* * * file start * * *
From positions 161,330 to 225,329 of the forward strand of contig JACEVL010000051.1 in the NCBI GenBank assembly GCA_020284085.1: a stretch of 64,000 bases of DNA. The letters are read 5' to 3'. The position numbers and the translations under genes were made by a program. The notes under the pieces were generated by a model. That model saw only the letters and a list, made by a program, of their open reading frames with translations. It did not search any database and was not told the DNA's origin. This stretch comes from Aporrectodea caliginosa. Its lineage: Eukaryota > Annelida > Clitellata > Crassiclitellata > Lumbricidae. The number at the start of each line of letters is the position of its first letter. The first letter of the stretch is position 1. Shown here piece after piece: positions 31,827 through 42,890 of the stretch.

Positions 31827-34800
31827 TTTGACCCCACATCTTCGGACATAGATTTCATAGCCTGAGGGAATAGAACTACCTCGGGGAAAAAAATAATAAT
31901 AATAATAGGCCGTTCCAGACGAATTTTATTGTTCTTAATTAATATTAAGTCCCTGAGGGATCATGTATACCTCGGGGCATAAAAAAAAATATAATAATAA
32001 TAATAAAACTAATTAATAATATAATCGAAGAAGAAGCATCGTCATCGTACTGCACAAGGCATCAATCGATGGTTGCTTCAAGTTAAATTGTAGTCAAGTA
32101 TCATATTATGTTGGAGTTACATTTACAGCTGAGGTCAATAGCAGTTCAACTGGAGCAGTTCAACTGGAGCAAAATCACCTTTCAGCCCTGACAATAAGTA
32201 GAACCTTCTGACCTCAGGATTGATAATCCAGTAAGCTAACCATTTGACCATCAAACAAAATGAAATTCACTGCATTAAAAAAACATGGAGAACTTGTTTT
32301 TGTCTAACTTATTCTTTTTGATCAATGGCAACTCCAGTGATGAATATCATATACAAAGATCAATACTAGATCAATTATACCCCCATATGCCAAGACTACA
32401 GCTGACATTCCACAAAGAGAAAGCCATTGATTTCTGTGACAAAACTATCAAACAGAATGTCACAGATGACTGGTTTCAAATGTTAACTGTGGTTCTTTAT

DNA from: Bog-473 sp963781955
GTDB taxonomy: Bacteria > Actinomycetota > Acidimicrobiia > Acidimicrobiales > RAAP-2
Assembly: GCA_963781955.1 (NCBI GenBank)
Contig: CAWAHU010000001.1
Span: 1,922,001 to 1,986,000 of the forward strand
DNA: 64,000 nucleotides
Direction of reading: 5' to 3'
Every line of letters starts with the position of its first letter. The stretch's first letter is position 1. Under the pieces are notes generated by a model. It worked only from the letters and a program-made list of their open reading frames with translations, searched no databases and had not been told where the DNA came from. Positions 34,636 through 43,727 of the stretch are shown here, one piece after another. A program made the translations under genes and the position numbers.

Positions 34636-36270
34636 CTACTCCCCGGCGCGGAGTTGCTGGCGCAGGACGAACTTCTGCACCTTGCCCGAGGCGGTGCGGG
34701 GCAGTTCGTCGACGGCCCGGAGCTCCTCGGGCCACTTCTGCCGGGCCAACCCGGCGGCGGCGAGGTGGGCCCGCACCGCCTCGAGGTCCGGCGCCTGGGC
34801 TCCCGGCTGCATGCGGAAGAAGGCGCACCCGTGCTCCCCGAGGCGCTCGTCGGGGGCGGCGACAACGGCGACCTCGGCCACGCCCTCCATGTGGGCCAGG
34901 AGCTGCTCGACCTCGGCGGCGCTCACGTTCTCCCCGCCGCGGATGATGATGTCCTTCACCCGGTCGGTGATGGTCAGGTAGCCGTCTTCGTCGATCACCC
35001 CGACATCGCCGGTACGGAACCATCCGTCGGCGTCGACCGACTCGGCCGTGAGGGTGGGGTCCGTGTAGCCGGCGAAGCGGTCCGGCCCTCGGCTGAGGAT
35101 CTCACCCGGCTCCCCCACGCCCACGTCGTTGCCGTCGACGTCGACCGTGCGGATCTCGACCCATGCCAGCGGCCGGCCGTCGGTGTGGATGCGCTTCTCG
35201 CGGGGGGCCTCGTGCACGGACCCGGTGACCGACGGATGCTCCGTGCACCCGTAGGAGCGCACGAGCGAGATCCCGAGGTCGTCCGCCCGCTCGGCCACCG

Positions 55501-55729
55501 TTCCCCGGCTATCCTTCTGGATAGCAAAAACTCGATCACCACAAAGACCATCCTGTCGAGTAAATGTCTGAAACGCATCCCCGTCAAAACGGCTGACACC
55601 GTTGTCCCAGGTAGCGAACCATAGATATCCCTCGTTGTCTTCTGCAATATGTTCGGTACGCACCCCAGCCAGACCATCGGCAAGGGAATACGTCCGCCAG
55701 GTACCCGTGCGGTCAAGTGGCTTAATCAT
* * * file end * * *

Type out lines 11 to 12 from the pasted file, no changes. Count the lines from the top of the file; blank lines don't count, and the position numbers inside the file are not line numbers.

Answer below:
GTDB taxonomy: Bacteria > Actinomycetota > Acidimicrobiia > Acidimicrobiales > RAAP-2
Assembly: GCA_963781955.1 (NCBI GenBank)